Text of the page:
APF is a code generator that codes your software as you drag and drop code-abstracts on a canvas. It can be trained by the community to code almost anything. With automatic programming, it will sometimes code 50% to 100% of small or large software projects. APF has successfully shipped some real life software. But APF must produce more diverse software projects. You can help APF grow by picking re-usable code from any existing open source. 'Metacode' that code and submit it to the APF marketplace. APF feeds on re-useable code submitted by the community. This way, APF gets trained to auto code more and more. You can also improve the way APF assembles code, or the way its Canvas lets the user drag and drop code abstracts.
PHPContracts is a design by contract framework for the PHP programming language. It can be used in an object-oriented manner or with simple functions. Design by contract is a style of programming where classes and methods have a "contract" specified for them. If the contract is violated, then there is a defect/bug in the program.
MeteoIO is a C++ library whose main design goals are: providing meteorological data format/protocol independent data access; providing safe and robust I/O; making I/O code as unobtrusive and simple as possible for the user; providing ready to use data to the user (transparent caching, filtering, resampling, and spatial interpolation); enabling unattended use from an I/O point of view; offering high modularity so that individual elements of the library can easily be replaced/expanded/added; and by its modularity, help interdisciplinary development, each module being targeted at a specific developer profile.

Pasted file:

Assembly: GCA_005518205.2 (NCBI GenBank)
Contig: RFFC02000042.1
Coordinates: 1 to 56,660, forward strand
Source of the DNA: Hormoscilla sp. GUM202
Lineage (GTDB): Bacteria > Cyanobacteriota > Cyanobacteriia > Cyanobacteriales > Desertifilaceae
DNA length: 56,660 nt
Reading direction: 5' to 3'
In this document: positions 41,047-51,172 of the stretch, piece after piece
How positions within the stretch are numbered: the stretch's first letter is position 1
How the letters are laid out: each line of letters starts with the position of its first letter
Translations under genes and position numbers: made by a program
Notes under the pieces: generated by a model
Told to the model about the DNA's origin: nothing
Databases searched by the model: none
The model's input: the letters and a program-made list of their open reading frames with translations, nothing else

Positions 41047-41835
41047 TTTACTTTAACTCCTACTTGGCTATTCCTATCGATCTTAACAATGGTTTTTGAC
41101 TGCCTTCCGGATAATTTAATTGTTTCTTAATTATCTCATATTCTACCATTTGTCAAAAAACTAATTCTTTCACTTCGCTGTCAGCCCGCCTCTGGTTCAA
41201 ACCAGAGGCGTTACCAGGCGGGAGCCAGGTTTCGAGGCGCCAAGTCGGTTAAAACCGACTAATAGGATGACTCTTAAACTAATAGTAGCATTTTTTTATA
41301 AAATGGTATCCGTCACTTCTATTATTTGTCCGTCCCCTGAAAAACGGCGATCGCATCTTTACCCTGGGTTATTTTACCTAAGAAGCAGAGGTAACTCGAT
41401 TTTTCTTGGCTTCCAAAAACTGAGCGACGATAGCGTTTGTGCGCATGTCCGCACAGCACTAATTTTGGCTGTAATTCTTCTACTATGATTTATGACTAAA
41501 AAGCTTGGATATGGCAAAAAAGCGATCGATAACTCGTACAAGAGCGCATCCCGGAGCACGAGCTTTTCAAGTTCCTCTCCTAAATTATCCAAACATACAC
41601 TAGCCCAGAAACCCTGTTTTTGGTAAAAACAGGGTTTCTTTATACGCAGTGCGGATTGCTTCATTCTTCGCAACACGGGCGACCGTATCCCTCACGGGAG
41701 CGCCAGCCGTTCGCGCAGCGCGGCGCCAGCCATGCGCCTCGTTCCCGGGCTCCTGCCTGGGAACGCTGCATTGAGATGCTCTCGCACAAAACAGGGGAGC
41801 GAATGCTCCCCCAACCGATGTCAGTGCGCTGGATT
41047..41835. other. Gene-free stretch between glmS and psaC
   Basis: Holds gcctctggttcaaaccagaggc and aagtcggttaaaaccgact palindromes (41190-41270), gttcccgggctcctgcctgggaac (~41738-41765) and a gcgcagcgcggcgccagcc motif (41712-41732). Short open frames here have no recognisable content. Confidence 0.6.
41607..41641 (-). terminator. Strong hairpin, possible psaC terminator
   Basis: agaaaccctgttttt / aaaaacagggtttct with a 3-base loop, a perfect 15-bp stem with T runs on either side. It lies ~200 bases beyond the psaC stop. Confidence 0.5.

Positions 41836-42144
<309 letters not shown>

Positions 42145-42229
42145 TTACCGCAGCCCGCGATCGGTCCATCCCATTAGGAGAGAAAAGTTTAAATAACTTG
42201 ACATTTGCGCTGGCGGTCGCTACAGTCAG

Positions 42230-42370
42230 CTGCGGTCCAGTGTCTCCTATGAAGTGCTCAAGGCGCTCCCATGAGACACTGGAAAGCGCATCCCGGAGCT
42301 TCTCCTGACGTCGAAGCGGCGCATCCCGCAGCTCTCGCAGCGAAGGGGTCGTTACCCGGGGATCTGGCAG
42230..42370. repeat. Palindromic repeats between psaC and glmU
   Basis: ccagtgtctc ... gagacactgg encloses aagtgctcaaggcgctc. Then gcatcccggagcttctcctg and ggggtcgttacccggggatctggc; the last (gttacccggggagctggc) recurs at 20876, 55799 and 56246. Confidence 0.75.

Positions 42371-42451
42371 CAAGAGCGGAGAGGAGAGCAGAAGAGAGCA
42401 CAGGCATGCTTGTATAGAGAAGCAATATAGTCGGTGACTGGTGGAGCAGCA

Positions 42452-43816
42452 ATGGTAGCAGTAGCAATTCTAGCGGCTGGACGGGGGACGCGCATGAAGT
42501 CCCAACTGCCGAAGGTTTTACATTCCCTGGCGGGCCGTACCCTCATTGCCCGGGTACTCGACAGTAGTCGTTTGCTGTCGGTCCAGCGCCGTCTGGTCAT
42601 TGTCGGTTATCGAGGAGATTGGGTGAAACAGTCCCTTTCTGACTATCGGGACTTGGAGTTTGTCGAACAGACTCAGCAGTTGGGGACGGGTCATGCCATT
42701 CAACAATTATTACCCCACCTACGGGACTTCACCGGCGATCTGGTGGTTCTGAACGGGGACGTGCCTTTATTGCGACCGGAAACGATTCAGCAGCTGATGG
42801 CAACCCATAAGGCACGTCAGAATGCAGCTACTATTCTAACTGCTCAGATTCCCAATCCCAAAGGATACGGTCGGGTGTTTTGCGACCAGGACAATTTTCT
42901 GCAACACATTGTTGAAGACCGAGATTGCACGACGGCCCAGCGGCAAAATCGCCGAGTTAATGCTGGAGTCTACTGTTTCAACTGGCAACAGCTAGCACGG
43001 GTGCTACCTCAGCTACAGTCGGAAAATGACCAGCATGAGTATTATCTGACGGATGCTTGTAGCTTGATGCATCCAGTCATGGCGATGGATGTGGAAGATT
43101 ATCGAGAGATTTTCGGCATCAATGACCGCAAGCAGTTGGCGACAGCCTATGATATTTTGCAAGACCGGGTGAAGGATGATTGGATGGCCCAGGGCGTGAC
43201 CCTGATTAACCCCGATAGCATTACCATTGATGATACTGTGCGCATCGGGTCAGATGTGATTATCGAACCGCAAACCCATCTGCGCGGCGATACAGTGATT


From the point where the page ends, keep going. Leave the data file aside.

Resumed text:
ContiPerf is a lightweight testing utility to easily leverage JUnit 4 test cases as performance tests, e.g. for continuous performance testing. It is inspired by JUnit 4's easy test configuration with annotations, and by JUnitPerf's idea of wrapping Unit tests for performance testing, but is more powerful and easier to use. It uses Java annotations for defining test execution characteristics and performance requirements. You can mark a test to run a certain number of times, or to be repeatedly executed for a certain amount of time. Performance requirements can be maximum, average, medium, or any percentile execution time. You can run tests in two different modes, using them as simple unit tests or performance tests. Easy integration with Eclipse and Maven. Export of an execution summary to a CSV file. A small library without external dependencies (only JUnit).
The Tinyserial library is a space-saving alternative to the Arduino software distribution's libraries for reading and writing characters and strings to the USART0 serial port on the Atmel ATmega168 and ATmega328p MCUs found on Arduino Diecimilla and Duemilanove boards. While the Arduino software distribution's libraries provide interrupt-driven serial I/O with far more features and support more MCUs, the Tinyserial library provides only the most basic polling-based serial I/O. However, the Tinyserial library uses far less Flash and SRAM, thereby giving you room to implement larger and more complicated applications on your boards. The Tinyserial library respects the GNU libc ABI, so you can call into it from C and C++ programs.
radare2 aims to create a complete, portable, multi-architecture, Unix-like toolchain for reverse engineering. It is composed of a hexadecimal editor (radare) with a wrapped I/O layer supporting multiple backends for local/remote files, debugger (OS X, BSD, Linux, W32), stream analyzer, assembler/disassembler (rasm) for x86, ARM, PPC, m68k, Java, MSIL, and SPARC, code analysis modules, and scripting facilities. It also has a bindiffer named radiff, base converter (rax), a shellcode development helper (rasc), a binary information extractor supporting PE, Mach0, ELF, class, etc. named rabin, and a block-based hash utility called rahash. Radare was rewritten as radare2, and the old version is only maintained for bugfixes.